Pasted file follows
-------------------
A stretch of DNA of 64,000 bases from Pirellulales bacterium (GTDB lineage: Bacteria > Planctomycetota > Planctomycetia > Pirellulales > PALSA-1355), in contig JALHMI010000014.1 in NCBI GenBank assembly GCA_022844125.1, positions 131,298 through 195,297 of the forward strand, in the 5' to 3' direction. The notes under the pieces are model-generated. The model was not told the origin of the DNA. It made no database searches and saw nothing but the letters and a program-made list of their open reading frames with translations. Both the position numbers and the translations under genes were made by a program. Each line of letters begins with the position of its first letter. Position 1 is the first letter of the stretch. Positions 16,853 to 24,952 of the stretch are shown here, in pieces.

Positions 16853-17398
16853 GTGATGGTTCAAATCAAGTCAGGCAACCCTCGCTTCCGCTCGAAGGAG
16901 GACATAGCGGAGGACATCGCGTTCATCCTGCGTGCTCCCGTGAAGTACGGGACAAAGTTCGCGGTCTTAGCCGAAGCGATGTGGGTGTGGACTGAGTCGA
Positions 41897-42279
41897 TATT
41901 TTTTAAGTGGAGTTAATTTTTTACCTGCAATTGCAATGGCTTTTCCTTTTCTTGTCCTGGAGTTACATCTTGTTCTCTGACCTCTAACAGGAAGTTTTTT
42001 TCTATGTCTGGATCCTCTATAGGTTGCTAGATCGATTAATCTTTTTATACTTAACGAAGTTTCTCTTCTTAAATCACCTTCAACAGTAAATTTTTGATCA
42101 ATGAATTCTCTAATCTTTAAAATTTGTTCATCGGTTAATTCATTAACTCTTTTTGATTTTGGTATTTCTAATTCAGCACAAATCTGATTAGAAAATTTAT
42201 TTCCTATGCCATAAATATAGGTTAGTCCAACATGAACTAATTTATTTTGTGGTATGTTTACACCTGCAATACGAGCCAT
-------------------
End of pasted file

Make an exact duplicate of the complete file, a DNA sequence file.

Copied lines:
A stretch of DNA of 64,000 bases from Pirellulales bacterium (GTDB lineage: Bacteria > Planctomycetota > Planctomycetia > Pirellulales > PALSA-1355), in contig JALHMI010000014.1 in NCBI GenBank assembly GCA_022844125.1, positions 131,298 through 195,297 of the forward strand, in the 5' to 3' direction. The notes under the pieces are model-generated. The model was not told the origin of the DNA. It made no database searches and saw nothing but the letters and a program-made list of their open reading frames with translations. Both the position numbers and the translations under genes were made by a program. Each line of letters begins with the position of its first letter. Position 1 is the first letter of the stretch. Positions 16,853 to 24,952 of the stretch are shown here, in pieces.

Positions 16853-17398
16853 GTGATGGTTCAAATCAAGTCAGGCAACCCTCGCTTCCGCTCGAAGGAG
16901 GACATAGCGGAGGACATCGCGTTCATCCTGCGTGCTCCCGTGAAGTACGGGACAAAGTTCGCGGTCTTAGCCGAAGCGATGTGGGTGTGGACTGAGTCGA
Positions 41897-42279
41897 TATT
41901 TTTTAAGTGGAGTTAATTTTTTACCTGCAATTGCAATGGCTTTTCCTTTTCTTGTCCTGGAGTTACATCTTGTTCTCTGACCTCTAACAGGAAGTTTTTT
42001 TCTATGTCTGGATCCTCTATAGGTTGCTAGATCGATTAATCTTTTTATACTTAACGAAGTTTCTCTTCTTAAATCACCTTCAACAGTAAATTTTTGATCA
42101 ATGAATTCTCTAATCTTTAAAATTTGTTCATCGGTTAATTCATTAACTCTTTTTGATTTTGGTATTTCTAATTCAGCACAAATCTGATTAGAAAATTTAT
42201 TTCCTATGCCATAAATATAGGTTAGTCCAACATGAACTAATTTATTTTGTGGTATGTTTACACCTGCAATACGAGCCAT